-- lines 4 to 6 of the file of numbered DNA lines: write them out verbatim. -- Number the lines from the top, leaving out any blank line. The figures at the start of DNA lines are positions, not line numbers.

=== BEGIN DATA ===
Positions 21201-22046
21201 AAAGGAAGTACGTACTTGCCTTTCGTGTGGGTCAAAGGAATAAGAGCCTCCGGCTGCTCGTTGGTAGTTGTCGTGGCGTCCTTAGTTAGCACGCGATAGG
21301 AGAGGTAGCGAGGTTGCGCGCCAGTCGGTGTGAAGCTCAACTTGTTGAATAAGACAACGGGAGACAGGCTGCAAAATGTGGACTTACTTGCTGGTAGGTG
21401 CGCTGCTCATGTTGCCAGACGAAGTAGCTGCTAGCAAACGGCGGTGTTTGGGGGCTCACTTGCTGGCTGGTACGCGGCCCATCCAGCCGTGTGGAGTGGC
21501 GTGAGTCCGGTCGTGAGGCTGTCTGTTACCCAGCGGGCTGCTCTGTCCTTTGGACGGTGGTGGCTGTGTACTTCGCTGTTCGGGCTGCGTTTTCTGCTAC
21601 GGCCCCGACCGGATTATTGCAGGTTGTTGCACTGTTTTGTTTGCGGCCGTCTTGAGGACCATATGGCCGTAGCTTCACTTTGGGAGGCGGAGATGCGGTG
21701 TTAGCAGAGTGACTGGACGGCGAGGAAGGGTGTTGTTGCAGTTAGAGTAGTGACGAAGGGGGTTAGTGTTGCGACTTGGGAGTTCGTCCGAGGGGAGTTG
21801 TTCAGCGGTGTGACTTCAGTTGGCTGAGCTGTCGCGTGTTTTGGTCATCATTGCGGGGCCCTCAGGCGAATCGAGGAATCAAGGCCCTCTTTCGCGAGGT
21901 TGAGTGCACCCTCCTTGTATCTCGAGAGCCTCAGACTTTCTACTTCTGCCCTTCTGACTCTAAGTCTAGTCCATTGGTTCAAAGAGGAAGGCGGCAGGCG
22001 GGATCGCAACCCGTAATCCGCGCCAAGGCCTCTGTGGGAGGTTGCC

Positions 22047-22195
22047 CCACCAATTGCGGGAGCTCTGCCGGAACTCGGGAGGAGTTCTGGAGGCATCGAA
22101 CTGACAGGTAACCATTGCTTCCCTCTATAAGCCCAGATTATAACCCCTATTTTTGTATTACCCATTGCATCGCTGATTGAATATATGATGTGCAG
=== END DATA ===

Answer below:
21401 CGCTGCTCATGTTGCCAGACGAAGTAGCTGCTAGCAAACGGCGGTGTTTGGGGGCTCACTTGCTGGCTGGTACGCGGCCCATCCAGCCGTGTGGAGTGGC
21501 GTGAGTCCGGTCGTGAGGCTGTCTGTTACCCAGCGGGCTGCTCTGTCCTTTGGACGGTGGTGGCTGTGTACTTCGCTGTTCGGGCTGCGTTTTCTGCTAC
21601 GGCCCCGACCGGATTATTGCAGGTTGTTGCACTGTTTTGTTTGCGGCCGTCTTGAGGACCATATGGCCGTAGCTTCACTTTGGGAGGCGGAGATGCGGTG